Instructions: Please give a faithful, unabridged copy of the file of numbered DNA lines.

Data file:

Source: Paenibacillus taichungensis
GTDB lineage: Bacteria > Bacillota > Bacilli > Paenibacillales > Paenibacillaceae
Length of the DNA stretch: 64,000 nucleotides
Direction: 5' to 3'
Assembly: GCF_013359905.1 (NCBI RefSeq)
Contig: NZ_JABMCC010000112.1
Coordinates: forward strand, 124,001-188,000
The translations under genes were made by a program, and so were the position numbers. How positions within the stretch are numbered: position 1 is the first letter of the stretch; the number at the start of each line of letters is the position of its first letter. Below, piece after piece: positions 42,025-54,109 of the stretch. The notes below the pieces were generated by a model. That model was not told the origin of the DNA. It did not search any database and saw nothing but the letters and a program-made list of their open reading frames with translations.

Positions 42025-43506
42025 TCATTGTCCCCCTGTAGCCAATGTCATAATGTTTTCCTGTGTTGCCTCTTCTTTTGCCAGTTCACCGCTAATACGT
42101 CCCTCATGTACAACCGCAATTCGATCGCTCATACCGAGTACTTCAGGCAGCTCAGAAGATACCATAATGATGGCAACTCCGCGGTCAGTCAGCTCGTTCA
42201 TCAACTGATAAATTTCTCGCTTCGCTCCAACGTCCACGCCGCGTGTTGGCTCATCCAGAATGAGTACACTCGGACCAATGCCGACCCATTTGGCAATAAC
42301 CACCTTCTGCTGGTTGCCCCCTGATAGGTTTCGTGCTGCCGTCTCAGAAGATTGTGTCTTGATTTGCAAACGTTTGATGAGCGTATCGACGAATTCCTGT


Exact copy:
Source: Paenibacillus taichungensis
GTDB lineage: Bacteria > Bacillota > Bacilli > Paenibacillales > Paenibacillaceae
Length of the DNA stretch: 64,000 nucleotides
Direction: 5' to 3'
Assembly: GCF_013359905.1 (NCBI RefSeq)
Contig: NZ_JABMCC010000112.1
Coordinates: forward strand, 124,001-188,000
The translations under genes were made by a program, and so were the position numbers. How positions within the stretch are numbered: position 1 is the first letter of the stretch; the number at the start of each line of letters is the position of its first letter. Below, piece after piece: positions 42,025-54,109 of the stretch. The notes below the pieces were generated by a model. That model was not told the origin of the DNA. It did not search any database and saw nothing but the letters and a program-made list of their open reading frames with translations.

Positions 42025-43506
42025 TCATTGTCCCCCTGTAGCCAATGTCATAATGTTTTCCTGTGTTGCCTCTTCTTTTGCCAGTTCACCGCTAATACGT
42101 CCCTCATGTACAACCGCAATTCGATCGCTCATACCGAGTACTTCAGGCAGCTCAGAAGATACCATAATGATGGCAACTCCGCGGTCAGTCAGCTCGTTCA
42201 TCAACTGATAAATTTCTCGCTTCGCTCCAACGTCCACGCCGCGTGTTGGCTCATCCAGAATGAGTACACTCGGACCAATGCCGACCCATTTGGCAATAAC
42301 CACCTTCTGCTGGTTGCCCCCTGATAGGTTTCGTGCTGCCGTCTCAGAAGATTGTGTCTTGATTTGCAAACGTTTGATGAGCGTATCGACGAATTCCTGT